Russia on Monday, April 17, sentenced Kremlin critic Vladimir Kara-Murza to 25 years in jail on charges including treason over criticism of the Ukraine offensive.

His high-profile trial is the latest in a string of cases against opposition voices in Russia, in a crackdown that has intensified since President Vladimir Putin sent troops to Ukraine last year.

Kara-Murza, 41, was found guilty of treason, spreading "false" information about the Russian army and being affiliated with an "undesirable organisation", according to an AFP journalist present in the Moscow court.

He was sentenced to 25 years in a strict-regime penal colony following a closed-door trial.

Kara-Murza on Monday appeared in a cage for defendants in handcuffs, wearing blue jeans, a black T-shirt and grey blazer.


He was smiling and gestured to his supporters to write to him in prison.

In his last words in court last week, Kara-Murza said he stood by his political statements, including against Russia's offensive in Ukraine.

"I subscribe to every word that I have said, that I am incriminated for today," Kara-Murza said in comments published by veteran journalist Alexei Venediktov.

"Not only do I not repent for any of it -- I am proud of it," he added.

Kara-Murza was detained in April last year on charges of spreading what the authorities consider false information about the Russian army over an address to members of the lower house of the Arizona legislature last March.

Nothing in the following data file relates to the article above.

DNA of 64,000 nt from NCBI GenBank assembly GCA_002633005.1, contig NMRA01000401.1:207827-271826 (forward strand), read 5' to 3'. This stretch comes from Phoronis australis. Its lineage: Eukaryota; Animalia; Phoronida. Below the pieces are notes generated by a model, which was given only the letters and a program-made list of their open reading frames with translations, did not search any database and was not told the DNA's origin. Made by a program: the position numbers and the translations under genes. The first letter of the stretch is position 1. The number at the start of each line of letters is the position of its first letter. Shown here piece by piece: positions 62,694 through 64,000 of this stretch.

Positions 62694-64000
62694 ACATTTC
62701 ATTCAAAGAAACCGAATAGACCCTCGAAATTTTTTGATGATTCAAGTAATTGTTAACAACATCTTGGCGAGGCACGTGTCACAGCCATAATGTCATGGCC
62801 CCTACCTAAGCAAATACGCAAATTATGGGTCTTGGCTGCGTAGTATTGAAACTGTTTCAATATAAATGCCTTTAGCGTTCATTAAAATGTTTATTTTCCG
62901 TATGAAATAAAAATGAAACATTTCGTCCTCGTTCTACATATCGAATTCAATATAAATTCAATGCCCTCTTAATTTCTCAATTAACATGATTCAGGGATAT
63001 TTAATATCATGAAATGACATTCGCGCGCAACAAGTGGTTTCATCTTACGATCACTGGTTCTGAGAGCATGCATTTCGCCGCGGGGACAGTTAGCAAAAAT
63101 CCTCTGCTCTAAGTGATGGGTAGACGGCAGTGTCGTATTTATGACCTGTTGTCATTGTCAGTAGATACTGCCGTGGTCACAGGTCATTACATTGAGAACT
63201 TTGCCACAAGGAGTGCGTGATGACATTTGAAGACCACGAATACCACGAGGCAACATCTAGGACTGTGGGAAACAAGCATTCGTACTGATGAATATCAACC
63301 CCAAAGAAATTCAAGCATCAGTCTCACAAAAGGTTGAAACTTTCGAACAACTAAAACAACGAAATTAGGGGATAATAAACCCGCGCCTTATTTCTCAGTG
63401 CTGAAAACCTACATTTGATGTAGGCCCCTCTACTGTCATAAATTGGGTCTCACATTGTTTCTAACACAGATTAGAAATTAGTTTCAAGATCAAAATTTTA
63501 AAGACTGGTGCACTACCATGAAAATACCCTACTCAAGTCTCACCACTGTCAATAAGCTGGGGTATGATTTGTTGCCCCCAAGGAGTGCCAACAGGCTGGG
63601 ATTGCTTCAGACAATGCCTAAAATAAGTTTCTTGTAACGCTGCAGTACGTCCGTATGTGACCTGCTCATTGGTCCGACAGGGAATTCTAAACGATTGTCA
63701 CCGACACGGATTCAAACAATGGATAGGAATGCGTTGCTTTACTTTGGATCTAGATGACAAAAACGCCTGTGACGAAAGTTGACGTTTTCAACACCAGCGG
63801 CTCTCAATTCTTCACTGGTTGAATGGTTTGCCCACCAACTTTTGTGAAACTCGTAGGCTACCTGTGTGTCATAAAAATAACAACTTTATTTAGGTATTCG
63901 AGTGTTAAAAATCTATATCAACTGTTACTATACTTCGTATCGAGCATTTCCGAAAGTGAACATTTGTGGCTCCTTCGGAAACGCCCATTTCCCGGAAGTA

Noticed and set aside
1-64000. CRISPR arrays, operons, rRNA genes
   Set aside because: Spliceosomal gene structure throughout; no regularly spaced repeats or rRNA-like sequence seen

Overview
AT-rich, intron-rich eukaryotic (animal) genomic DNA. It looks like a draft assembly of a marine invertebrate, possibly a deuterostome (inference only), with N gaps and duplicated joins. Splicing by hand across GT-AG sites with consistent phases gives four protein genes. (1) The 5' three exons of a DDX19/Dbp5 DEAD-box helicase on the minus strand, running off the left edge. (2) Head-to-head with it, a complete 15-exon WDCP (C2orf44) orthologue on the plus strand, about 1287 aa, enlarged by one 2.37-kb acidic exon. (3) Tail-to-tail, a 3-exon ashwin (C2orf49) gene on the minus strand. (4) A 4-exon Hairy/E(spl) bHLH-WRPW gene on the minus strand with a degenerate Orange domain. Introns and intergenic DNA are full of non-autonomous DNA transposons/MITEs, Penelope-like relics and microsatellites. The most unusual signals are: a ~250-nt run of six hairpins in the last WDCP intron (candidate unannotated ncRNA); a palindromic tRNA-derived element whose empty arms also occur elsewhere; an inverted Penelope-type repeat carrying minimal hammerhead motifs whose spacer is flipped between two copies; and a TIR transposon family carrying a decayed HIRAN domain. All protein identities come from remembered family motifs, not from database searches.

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In August 2022, Kara-Murza was accused of being affiliated with an "undesirable organisation" for participating in a conference in support of political prisoners.

Then in October he was charged with treason over remarks critical of Moscow made at three public events abroad, his lawyer told state-run TASS news agency.

- Health concerns -

The opposition activist suffers from a nerve condition called polyneuropathy which his lawyers say was due to two poisoning attempts in 2015 and 2017.

The condition has worsened in prison, and he was too unwell to attend some of his hearings, his lawyers said.


Kara-Murza says he was poisoned twice because of his political activities, but he continued to spend long periods of time in Russia.

The Western-educated journalist was a close associate of opposition leader Boris Nemtsov, who was shot dead near the Kremlin in 2015, and Mikhail Khodorkovsky, a former oligarch turned Putin critic.

A Russian citizen by birth, Kara-Murza received British citizenship after moving to the United Kingdom with his mother when he was 15.

In October 2022, Kara-Murza was awarded the Vaclav Havel Human Rights Prize by the Parliamentary Assembly of the Council of Europe.

Almost all of Putin's best-known political opponents have either fled the country or are in jail.

Putin's vocal domestic critic Alexei Navalny was arrested in January 2021 upon returning from Germany, where he was recovering from a poison attack that he blamed on the Kremlin.

In December last year opposition politician Ilya Yashin was sentenced to eight and a half years in prison for spreading "false" information about Russia's offensive in Ukraine.

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